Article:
I’m in the curious position of having met a great many Nobel laureates. I’ve had dinner with some, gone drinking with others, had long conversations with a few. I’ve gone to the Lindau meetings twice, where Nobelists are everywhere. Furthermore, I’ve known brilliant people who have done phenomenal work of Nobel quality who would never be awarded one because the Nobels only cover a very small, limited number of subjects.
And I realized that I’ve known more Nobel prize winners, and with greater familiarity, than I’ve known plumbers. I’ve probably known only 3 or 4 plumbers, and not well at all: they come to my house, they do a job, and they leave, and we don’t go out for drinks afterwards. So my knowledge base for plumbers is a little weak, but I can do a comparison anyway. Here’s what I’ve learned.
Nobelists know some things very, very well, and you have to respect their achievements. But if you talk to them at any length, you’ll discover there are some things that you understand better than they do, and you may even find some glaring gaps in their knowledge. They are not paragons of all things, but they are very interesting to talk to. Plumbers, on the other hand, definitely have some arcane and practical knowledge that will awe you with its application. I’m going to call this one a tie.
People are people, and like all people, some Nobelists are appalling jerks, others are kind and generous. Some you want to spend more time with, others you want to flee and go puke in a bucket. In my small sampling of plumbers, the ones I’ve known have all been helpful and eager to solve my problems, although I do have to acknowledge in the abstract that there was that Joe the Plumber guy, who was in the puke-in-a-bucket category, so maybe some do exhibit the negative range of behaviors. Still, using my personal knowledge, I have to give this point to the plumbers (also, knowing Jim Watson may have skewed the Nobelists unfairly downward.)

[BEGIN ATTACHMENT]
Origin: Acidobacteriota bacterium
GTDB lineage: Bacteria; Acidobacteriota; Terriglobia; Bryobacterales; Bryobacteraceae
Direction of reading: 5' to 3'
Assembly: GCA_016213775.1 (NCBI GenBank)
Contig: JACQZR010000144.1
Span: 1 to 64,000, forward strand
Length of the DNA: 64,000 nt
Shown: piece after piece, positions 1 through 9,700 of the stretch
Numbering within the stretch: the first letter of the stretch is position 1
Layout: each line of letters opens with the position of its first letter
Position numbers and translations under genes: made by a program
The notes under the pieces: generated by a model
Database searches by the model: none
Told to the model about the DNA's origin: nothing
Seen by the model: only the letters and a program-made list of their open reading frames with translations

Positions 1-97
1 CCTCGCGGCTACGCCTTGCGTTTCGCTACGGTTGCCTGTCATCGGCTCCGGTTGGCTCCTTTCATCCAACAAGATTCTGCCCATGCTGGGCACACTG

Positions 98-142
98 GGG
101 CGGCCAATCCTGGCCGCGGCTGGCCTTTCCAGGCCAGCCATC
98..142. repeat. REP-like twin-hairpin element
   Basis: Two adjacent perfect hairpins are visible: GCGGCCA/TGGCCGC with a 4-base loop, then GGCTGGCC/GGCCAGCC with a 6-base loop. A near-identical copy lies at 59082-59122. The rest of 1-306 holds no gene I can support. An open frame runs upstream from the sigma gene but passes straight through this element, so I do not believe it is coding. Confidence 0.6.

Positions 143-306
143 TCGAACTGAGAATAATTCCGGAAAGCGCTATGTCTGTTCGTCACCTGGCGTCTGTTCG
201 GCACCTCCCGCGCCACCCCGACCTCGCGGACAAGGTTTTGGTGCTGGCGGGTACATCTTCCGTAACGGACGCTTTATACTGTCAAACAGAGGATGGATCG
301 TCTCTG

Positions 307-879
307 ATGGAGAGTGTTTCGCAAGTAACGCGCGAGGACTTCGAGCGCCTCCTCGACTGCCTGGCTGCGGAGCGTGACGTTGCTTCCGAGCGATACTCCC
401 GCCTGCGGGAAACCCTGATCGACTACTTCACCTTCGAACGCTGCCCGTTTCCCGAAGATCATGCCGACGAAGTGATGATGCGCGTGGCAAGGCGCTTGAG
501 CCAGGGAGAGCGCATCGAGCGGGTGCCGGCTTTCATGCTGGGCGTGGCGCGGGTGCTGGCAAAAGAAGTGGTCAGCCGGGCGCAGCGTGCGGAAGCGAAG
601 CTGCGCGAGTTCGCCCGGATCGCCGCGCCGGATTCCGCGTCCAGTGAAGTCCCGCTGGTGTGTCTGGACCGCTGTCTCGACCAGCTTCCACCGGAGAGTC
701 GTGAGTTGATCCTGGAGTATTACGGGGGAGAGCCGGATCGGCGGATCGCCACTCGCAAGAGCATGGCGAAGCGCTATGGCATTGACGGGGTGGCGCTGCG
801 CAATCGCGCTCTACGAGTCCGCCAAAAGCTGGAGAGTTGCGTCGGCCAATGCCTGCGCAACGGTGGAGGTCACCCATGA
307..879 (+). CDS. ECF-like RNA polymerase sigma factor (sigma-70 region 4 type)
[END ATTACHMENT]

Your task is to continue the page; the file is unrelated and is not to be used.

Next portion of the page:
There have been occasions in my life where I have desperately needed a plumber. I have never needed a Nobelist. Point: plumbers.
Has anyone made a popular video game starring running, leaping Nobel prize winners? I thought not. Point: clearly in favor of Mario. (not Capecchi, despite his great qualities).
I have respect for Nobelists — they’ve accomplished something great. But I also have a reasonable perspective on their work, and know that most often it was the product of huge numbers of people working together, and they are just lucky enough to be the figurehead representing a large team. On the other hand, that plumber who came to our house in the middle of the night when a water main broke and a surging waterfall was gushing into our basement…that man was like unto a god. A hero. I bow down before him. All the points: plumbers.
So please, have some reasonable perspective. I agree completely with this article that looks realistically at Nobel prizes. Stop with the hero worship and appreciate them for what they actually are. Look around you at all the other people who have skills and talents that don’t earn fancy gold medals and media adulation. I’ve been seeing a lot of over-the-top idolization of a few scientists lately, and it’s tiresome.
No more heroes. At least, not until we find a Nobelist who can fix a spewing toilet and makes house calls. Then we’re going to have to come up with a bigger prize than the Nobel.